This approach seems to mirror the work of the College de ‘Pataphysique – founded in 1948 – and its various departments in exploring the work of Jarry and his antecedents and descendants in a way that is both rigorous and playful. Andrew Hugill’s ‘Pataphysics: a useless guide is probably the best overview for the Anglophone.

Both programmes have been extremely influential and the roll call of the societies and associated groups such as the London Institute of ‘Pataphysics includes a stellar list of names in literature and art.

Although Farmer never linked the two in his Wold Newton books he does feature Jarry as a character in his Riverworld series – where everyone who has ever lived on Earth is resurrected along the banks of a world long river. I was not entirely convinced by his portrayal of Jarry, but enjoyed the addition to the series in the stories Crossing the Dark River, Up the Bright River and Coda.

 

London Book Fair pt 2

Further work to prepare myself for visiting the London Book Fair.

I have looked through the list of agents who are attending and researched which (a) are open to submissions (b) are interested in science fiction (c) which agents within the company are those who hold that brief (d) what books they like and other interests (e) were they are based. The idea is to have a short list of a dozen or so who seem a good fit – they would potentially like the book and could we work together.

I’m not expecting to get signed up there and then, but want to have a better chance of being looked at if they agree to receive the manuscript. As it inevitably says in most of the rejection letters I have received, whether an agent decides to take on a client is as much about “fit” as the quality of the book. Do they personally like it, does it fit the current marketplace, and are you the sort of person they will be happy to work with.

The marketplace issue is an interesting one. Publishers need to signal to potential readers why they should stump up the cost of buying the book. If they can describe it as “like a, b or c” that make that job easier. Everything from the blurb to the cover to the media releases will then be geared to make it look as much like other books you like as possible. Breaking through a book that doesn’t fit that easily into a category is that much harder.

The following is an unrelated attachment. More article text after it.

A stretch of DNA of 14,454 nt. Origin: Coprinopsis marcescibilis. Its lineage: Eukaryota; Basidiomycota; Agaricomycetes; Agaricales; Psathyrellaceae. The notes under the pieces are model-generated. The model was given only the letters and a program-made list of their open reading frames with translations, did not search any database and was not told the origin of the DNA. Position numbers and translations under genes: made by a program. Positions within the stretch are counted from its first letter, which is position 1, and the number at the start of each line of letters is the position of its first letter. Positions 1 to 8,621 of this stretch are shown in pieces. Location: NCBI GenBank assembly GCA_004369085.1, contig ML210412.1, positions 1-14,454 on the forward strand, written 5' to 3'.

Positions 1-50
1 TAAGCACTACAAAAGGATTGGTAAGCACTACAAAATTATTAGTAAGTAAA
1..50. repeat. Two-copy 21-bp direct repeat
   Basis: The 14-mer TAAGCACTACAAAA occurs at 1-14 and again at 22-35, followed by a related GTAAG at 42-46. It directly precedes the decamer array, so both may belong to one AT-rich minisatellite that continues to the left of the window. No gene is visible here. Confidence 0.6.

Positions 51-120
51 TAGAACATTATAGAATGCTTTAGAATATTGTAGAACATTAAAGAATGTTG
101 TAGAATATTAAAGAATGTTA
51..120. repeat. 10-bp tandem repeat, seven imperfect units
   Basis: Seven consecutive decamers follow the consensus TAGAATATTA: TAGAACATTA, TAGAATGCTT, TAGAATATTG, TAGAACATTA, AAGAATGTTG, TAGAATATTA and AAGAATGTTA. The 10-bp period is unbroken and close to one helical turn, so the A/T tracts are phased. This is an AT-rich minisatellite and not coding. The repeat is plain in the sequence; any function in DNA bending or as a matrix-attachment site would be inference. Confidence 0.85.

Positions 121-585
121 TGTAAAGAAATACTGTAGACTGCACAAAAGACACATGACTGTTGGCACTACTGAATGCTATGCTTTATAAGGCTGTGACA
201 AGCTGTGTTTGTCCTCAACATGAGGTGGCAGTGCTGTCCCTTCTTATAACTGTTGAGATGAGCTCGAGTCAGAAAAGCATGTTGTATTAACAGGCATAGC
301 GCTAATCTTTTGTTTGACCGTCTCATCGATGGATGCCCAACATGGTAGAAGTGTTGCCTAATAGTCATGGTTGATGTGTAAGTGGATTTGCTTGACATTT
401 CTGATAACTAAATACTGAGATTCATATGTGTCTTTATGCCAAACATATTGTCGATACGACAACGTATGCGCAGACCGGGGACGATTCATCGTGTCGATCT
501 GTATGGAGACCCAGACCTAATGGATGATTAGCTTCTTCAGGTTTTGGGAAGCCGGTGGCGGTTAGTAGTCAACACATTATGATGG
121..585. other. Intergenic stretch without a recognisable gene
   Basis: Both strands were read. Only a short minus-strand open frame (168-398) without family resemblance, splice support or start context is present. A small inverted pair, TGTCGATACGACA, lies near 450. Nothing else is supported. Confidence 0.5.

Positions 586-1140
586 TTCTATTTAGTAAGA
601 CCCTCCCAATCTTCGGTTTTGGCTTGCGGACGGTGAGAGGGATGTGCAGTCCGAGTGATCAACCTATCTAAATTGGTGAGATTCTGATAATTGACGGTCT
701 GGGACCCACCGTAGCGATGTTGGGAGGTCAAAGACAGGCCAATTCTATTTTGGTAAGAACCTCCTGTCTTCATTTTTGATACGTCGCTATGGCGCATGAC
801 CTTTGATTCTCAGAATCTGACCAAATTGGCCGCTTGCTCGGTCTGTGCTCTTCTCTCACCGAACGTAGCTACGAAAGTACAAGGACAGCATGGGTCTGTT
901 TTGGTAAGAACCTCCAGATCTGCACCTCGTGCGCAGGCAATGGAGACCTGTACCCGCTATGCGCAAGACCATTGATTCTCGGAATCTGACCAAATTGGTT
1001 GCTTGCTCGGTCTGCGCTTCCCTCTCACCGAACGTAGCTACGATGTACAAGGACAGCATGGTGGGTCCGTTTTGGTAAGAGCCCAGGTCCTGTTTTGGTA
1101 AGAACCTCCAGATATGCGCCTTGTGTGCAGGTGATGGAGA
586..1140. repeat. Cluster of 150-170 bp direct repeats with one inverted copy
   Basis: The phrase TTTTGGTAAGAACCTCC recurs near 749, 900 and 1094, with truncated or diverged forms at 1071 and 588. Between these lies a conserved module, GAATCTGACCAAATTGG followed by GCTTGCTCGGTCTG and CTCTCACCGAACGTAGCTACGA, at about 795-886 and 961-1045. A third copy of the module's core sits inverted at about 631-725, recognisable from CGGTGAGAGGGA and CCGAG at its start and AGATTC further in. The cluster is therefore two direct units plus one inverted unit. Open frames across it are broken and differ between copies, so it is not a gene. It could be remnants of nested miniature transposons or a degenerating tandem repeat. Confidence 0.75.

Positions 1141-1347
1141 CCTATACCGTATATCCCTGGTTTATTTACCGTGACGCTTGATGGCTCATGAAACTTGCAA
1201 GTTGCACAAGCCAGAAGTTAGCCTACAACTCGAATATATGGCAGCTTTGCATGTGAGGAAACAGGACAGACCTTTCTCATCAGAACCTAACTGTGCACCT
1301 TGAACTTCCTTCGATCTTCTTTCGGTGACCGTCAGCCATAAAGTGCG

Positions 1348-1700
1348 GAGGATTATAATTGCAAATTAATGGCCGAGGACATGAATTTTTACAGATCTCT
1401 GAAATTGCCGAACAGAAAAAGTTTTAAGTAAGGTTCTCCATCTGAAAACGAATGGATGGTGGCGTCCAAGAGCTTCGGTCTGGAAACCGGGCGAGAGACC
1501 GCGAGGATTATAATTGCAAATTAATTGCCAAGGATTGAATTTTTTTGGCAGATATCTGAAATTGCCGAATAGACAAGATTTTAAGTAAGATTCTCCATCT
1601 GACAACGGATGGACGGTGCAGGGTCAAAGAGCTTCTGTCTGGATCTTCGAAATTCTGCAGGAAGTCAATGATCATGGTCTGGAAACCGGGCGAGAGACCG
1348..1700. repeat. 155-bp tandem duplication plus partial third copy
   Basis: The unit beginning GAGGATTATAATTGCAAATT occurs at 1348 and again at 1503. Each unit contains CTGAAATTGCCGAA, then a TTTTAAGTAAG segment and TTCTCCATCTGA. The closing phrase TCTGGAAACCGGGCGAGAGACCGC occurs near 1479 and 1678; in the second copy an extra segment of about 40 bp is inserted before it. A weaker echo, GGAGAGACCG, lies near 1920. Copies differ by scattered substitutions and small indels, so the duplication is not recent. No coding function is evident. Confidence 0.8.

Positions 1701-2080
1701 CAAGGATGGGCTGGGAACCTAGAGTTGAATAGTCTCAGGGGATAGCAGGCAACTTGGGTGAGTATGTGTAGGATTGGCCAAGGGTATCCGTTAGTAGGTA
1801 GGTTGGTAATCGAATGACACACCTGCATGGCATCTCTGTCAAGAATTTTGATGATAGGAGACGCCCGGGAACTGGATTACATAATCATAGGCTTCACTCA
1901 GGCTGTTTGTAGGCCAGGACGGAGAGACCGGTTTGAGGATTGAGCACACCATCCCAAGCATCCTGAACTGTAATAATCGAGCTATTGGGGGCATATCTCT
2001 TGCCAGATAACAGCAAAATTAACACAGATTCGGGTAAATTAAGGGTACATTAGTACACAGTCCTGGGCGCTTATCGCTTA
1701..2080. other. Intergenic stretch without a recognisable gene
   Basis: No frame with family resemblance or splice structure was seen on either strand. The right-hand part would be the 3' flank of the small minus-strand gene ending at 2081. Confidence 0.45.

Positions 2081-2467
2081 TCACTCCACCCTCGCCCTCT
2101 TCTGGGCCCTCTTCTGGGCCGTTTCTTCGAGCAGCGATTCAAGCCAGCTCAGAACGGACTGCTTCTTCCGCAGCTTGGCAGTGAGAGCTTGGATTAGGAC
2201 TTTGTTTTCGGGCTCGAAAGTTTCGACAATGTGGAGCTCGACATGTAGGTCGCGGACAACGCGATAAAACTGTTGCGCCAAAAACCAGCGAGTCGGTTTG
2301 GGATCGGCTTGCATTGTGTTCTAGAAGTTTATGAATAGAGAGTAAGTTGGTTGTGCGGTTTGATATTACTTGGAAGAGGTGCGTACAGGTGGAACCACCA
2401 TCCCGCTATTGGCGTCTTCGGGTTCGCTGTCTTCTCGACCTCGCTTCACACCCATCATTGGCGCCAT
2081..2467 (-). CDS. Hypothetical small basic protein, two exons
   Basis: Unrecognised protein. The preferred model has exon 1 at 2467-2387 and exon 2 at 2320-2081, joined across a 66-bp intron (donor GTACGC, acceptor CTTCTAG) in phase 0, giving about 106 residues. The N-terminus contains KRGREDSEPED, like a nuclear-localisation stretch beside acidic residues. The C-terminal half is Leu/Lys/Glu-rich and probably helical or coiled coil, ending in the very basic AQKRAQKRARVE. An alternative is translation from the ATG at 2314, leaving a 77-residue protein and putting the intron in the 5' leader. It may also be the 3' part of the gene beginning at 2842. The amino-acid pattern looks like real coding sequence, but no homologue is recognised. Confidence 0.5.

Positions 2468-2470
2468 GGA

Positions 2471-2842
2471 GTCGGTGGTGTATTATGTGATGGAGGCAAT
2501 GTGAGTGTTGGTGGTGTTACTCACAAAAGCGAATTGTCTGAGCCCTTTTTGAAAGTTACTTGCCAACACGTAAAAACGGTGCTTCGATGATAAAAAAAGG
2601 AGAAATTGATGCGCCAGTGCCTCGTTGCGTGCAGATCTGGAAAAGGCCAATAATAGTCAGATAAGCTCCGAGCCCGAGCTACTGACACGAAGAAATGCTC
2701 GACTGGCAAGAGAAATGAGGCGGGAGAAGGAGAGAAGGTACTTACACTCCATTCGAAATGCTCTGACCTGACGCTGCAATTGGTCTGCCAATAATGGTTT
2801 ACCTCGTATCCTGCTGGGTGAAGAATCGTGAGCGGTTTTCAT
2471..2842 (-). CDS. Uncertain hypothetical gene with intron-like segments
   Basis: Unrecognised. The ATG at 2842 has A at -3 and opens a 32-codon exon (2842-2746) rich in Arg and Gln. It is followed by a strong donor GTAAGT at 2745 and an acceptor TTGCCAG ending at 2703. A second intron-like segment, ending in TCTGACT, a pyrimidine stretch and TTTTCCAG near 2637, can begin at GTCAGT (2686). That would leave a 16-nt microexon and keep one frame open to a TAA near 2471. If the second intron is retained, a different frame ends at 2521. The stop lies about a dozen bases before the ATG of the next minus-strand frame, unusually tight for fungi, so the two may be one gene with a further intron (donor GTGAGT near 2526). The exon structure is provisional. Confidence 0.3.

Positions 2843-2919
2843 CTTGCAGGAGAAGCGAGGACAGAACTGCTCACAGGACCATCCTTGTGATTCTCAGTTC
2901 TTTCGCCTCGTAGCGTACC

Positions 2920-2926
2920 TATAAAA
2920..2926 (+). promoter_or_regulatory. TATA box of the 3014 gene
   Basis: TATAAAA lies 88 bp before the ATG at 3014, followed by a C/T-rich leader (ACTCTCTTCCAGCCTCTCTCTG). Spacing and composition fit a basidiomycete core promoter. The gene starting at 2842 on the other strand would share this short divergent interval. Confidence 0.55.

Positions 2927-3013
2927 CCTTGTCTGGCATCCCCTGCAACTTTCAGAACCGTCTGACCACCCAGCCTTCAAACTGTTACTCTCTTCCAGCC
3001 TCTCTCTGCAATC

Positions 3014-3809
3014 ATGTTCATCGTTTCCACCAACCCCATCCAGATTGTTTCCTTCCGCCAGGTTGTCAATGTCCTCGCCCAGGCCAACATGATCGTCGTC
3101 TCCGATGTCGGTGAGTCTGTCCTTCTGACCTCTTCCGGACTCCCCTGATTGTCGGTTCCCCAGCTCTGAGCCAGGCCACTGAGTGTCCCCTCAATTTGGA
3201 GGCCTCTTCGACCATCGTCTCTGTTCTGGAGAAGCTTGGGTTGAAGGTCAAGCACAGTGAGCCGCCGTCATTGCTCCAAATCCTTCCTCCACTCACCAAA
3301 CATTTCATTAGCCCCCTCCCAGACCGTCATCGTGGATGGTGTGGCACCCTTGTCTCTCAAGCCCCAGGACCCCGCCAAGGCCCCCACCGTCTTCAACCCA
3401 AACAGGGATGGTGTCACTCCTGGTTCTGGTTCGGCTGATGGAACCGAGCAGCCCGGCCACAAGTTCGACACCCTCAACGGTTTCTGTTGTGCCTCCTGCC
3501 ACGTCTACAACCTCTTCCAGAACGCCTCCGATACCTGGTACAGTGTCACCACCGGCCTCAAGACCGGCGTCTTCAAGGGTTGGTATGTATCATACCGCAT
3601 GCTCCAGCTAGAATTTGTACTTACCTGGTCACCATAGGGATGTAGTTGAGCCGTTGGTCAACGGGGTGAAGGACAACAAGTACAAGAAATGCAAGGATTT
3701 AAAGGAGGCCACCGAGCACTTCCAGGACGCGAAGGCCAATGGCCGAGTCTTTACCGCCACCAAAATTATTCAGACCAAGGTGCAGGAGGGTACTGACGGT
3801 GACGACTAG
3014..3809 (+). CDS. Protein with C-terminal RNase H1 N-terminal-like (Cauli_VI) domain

Erin Morgenstern’s The Night Circus was a wonderful book but not one that slotted comfortably into an existing genre. The hardback was therefore heavily discounted when it was launched and a lot of effort was put into getting advance plaudits from people who the public recognise and like. Once it had taken off, it opened the door to market other books as being “like The Night Circus”. Almost inevitably there will be a lot of books over the next few years that are pale imitations and dilute the genre. That category of novels will either grow if there are sufficient which are good enough to build a market, or will wither away leaving Morgenstern to stand alone.

A good example is steam punk, which my novel The Revolutionary Tapestry shares elements with. The initial examples by Tim Powers, James Blaylock, K.W.Jeter, and the one off collaboration by Sterling and Gibson “The Difference Engine” used the idea of an alternative Victorian setting in interesting ways. Most of the subsequent works have taken the superficial elements of the setting and lost what the originals were about. That doesn’t mean they are bad books – just ones that are comforting rather than challenging. One of the joys of the Difference Engine is that it makes you look at not only Victorian England but the present day in a new way. I hope The Revolutionary Tapestry does the same, but also incorporates the fun element of Steampunk at its best – Powers The Anubis Gates being the best example of this.

The same goes for alternative history. Philip K Dick’s Man in the High Castle was a brilliant novel which asked important questions about being human in a world under a malign government and the nature of reality.  Just as with Steampunk, other worthwhile novels in the same genre are fun explorations of “what if”. However there are also scores of novels that simply write a straightforward  narrative with some historical research for seasoning.